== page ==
You must be speaking to me ! I really liked hearing her do this song. Did I love the ? Not so much. Cute yes – sort of light and tight for me. Predicable is the word tha t comes to mind. It actually helped me appreciate some of the RCA stuff. Isn’t that funny ? ! I guess I began to crave a more modern sound.

      • Paul says:

        Wait a minute…YOU…appreciate her RCA stuff?!?!?! When did that start?? j/k 😉

  2. Jaap says:

    Great website Paul!

    I really liked We Can Never Light That Old Flame Again when in came out in 1982, although it was “old.” What I didn’t understand though is that they did not put the song on the 12 inch, but put on Old Funky Rolls instead, b/w The Boss.

    http://www.discogs.com/viewimages?release=1064935

    • Paul says:

      Thanks!!! Appreciate you stopping by. That is very weird about OFR being released on a 12 inch single!!!! I have no idea why that would have happened. From what “Spookyelectric” posted below, it looks like that was an international release only — OFR was never released as an A-side in the United States.

  3. Paul I’m a little confused, how would Miss Ross have been allowed to support/promote any release by Motown after her departure to the RCA label, whererever her previous loyalties may have lay?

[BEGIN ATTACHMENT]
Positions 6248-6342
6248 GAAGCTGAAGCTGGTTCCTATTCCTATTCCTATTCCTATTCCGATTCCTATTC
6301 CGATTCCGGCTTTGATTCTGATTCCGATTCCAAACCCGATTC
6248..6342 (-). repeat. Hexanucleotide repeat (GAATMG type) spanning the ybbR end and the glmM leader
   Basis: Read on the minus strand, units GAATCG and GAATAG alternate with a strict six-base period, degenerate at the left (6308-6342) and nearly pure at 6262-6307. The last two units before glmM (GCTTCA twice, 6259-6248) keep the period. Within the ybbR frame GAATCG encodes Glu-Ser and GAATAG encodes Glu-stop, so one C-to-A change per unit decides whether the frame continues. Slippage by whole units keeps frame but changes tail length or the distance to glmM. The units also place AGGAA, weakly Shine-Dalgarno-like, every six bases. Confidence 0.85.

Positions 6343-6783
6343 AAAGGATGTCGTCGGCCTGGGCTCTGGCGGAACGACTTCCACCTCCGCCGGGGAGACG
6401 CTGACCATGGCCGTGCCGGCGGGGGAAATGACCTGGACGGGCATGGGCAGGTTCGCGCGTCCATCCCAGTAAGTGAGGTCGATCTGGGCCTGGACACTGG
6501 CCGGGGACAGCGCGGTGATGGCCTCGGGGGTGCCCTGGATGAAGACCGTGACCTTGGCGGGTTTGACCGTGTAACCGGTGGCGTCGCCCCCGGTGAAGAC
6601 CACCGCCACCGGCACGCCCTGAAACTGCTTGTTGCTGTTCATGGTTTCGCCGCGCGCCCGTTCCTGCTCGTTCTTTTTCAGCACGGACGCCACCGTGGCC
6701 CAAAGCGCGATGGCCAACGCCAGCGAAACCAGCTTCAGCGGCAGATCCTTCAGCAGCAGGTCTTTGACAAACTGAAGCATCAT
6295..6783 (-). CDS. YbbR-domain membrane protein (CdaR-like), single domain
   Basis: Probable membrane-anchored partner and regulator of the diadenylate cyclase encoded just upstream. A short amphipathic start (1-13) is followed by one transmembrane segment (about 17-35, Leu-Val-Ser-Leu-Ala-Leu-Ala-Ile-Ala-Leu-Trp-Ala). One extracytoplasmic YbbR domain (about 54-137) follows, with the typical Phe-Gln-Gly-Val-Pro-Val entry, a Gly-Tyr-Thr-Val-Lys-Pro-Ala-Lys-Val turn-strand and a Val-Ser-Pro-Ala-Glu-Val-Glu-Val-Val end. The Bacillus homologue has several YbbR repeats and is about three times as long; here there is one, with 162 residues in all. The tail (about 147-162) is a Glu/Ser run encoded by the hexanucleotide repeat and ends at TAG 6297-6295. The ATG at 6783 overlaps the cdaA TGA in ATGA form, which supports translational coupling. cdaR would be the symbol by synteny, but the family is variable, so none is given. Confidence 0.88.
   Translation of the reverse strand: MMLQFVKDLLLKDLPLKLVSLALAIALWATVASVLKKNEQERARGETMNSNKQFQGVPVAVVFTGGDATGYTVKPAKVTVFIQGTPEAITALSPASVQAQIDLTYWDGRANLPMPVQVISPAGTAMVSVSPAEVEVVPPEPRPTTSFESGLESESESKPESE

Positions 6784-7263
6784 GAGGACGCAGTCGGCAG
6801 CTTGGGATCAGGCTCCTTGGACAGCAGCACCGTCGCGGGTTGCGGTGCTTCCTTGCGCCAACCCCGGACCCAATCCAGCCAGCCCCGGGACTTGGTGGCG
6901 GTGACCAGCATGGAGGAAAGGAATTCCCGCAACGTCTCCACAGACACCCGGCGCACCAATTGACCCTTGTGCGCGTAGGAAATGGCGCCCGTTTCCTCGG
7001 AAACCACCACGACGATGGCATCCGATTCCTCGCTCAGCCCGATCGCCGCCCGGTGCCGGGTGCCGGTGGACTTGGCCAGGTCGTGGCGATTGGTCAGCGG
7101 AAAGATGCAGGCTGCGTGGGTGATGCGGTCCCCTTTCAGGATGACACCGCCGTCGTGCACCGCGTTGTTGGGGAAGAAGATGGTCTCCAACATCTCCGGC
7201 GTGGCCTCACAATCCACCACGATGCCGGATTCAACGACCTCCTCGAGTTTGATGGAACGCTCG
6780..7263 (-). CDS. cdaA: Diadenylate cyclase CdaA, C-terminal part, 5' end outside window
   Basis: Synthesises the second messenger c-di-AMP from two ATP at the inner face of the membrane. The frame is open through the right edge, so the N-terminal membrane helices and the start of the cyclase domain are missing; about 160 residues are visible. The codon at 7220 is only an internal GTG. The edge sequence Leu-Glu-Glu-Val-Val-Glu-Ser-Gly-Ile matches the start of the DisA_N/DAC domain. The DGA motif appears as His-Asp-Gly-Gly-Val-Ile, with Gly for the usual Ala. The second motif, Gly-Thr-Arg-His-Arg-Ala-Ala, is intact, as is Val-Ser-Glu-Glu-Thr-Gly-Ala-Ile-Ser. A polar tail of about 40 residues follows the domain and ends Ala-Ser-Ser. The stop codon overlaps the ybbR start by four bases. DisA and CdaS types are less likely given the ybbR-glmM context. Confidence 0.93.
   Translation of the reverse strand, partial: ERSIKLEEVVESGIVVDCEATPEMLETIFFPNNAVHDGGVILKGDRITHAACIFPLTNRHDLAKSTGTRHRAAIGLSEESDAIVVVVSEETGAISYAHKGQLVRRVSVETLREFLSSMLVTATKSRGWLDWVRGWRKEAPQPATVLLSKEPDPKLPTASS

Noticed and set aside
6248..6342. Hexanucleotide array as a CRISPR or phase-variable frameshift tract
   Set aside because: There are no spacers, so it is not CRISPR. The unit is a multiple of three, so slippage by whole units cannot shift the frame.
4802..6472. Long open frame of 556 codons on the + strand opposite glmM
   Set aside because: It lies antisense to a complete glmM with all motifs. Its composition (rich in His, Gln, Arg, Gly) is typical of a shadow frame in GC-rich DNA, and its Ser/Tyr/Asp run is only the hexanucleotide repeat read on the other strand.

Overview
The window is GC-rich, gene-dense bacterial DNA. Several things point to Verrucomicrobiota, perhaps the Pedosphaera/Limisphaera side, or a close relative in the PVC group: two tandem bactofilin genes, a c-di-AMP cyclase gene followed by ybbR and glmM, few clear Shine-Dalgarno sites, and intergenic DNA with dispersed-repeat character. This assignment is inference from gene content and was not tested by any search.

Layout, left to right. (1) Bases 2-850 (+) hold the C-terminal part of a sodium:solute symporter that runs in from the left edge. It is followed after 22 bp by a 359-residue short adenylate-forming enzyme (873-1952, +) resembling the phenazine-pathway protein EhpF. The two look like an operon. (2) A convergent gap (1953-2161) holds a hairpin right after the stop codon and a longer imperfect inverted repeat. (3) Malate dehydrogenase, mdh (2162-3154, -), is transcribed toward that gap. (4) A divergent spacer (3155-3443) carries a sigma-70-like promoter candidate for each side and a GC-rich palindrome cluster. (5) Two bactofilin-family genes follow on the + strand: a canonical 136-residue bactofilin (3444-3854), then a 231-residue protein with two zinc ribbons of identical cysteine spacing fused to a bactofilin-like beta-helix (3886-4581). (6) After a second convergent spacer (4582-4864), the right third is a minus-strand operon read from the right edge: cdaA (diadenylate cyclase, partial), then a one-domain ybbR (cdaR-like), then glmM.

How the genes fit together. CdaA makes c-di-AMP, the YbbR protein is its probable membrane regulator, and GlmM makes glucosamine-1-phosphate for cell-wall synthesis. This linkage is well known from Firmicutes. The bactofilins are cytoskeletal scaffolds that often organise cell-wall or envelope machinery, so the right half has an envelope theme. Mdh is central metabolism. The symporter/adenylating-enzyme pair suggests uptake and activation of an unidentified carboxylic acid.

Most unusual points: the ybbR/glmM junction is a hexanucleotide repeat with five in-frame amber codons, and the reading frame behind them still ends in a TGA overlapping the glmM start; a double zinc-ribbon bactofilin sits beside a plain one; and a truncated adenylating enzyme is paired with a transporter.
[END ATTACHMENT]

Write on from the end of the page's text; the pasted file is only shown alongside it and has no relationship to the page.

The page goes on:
4. Interesting you point out the differences between the original single version and later ‘alternate’ version. I’d never played them back to back before – you’re right that later version (apparently it was first remixed for a 1990 Ross compilation) is much better. Some really nice vocal ad-libs at the end that weren’t on the original too. It reduces the more cliched disco elements of the first. That said I really like this track – it’s the best of the 3 Holland brothers disco tunes. Crazy it was never released on ‘Ross’ at the time really.

    In the UK by the way this tune was never released. ‘Ol’ Funky Rolls’ was issued as a Motown a-side around the same time (I think b/w ‘The Boss’) and as Diana was so hot at the time I remember hearing it on the radio a lot. Not surprisingly it wasn’t a hit though – probably cause it sounded like something from another era. I had a vague memory of it being sung by a pop group of the day called Bucks Fizz on a variety show and thanks to the joys of youtube… hey presto!

    • Paul says:

      Oh my goodness…who in the world are Bucks Fizz?!?!?!? Wow…that is so much fun to watch! I swear everything…EVERYTHING…is on YouTube! That is hilarious…the guy in blue kind of looks like Wham-era George Michael!